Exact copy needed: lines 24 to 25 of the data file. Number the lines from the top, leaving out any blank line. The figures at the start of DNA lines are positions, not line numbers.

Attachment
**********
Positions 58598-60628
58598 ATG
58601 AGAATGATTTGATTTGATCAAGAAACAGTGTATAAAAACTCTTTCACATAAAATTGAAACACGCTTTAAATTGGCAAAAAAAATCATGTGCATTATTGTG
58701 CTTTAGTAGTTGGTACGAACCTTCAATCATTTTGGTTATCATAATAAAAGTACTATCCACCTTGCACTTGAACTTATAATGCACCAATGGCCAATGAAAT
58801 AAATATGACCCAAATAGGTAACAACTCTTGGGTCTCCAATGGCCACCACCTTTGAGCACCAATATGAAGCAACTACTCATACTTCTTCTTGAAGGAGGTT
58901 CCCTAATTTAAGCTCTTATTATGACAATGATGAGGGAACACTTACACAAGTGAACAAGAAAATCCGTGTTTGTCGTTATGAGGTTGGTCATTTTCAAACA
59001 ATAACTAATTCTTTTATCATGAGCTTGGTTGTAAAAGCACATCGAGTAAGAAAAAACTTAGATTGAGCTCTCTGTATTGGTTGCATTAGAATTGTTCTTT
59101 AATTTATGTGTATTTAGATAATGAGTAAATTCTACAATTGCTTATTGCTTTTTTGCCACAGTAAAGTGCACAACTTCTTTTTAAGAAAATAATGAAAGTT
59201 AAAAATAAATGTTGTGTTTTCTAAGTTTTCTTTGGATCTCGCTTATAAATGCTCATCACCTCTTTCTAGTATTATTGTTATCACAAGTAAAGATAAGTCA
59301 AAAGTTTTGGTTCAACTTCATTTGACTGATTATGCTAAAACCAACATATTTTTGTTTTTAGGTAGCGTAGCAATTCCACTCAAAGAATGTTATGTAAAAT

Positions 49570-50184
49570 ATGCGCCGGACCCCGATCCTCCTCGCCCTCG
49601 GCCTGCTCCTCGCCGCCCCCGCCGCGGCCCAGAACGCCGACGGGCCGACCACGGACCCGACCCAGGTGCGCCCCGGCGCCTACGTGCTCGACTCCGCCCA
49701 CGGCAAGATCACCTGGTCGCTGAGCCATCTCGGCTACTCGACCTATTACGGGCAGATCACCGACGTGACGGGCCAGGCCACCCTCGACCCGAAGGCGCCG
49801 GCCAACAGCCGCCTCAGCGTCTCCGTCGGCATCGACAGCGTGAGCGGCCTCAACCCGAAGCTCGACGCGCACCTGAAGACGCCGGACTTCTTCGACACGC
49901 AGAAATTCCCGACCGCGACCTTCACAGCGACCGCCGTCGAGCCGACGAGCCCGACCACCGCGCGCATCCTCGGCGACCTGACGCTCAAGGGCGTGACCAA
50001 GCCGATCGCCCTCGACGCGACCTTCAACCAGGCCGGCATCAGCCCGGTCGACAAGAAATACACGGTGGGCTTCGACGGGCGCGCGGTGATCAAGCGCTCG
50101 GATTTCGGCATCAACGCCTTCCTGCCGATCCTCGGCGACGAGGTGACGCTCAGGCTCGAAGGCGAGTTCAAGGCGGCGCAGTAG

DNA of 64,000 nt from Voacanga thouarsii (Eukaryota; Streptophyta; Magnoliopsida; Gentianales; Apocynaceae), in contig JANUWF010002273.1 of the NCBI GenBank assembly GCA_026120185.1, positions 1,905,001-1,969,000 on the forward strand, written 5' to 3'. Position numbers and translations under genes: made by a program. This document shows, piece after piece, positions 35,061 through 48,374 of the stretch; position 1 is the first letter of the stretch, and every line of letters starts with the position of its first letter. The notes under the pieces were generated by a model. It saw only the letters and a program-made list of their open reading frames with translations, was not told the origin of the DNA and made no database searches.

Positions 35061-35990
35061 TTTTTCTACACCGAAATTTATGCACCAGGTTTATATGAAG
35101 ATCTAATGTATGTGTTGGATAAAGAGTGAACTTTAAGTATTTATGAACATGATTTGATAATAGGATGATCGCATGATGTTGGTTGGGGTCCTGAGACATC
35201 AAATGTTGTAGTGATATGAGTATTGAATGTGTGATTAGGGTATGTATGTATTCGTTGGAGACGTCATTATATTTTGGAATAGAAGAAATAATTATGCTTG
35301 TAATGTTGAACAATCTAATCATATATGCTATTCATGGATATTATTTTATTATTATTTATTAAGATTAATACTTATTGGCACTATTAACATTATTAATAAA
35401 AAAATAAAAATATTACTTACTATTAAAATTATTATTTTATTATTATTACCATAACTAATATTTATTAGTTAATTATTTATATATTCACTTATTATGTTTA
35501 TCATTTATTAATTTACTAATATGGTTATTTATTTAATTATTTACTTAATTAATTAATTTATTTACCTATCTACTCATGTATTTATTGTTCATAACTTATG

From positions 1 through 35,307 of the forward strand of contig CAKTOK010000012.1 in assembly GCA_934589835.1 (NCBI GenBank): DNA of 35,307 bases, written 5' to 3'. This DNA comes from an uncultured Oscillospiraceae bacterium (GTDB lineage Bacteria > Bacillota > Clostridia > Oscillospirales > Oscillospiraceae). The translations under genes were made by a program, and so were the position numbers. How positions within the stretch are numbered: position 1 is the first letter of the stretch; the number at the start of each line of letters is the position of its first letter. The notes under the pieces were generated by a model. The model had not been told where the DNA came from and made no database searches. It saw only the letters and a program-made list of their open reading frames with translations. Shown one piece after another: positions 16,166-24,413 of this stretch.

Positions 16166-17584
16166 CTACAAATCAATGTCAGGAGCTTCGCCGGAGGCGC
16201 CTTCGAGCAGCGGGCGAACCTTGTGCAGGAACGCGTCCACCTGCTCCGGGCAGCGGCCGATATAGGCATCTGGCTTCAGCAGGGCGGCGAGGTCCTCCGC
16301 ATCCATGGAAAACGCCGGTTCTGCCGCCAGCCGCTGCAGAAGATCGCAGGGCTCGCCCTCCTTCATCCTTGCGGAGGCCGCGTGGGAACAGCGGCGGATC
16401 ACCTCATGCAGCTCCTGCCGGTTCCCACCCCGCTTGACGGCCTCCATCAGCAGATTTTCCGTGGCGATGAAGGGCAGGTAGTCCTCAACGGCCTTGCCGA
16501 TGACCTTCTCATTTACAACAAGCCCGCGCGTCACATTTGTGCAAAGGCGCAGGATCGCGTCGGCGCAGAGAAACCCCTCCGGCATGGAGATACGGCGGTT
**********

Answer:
35301 TAATGTTGAACAATCTAATCATATATGCTATTCATGGATATTATTTTATTATTATTTATTAAGATTAATACTTATTGGCACTATTAACATTATTAATAAA
35401 AAAATAAAAATATTACTTACTATTAAAATTATTATTTTATTATTATTACCATAACTAATATTTATTAGTTAATTATTTATATATTCACTTATTATGTTTA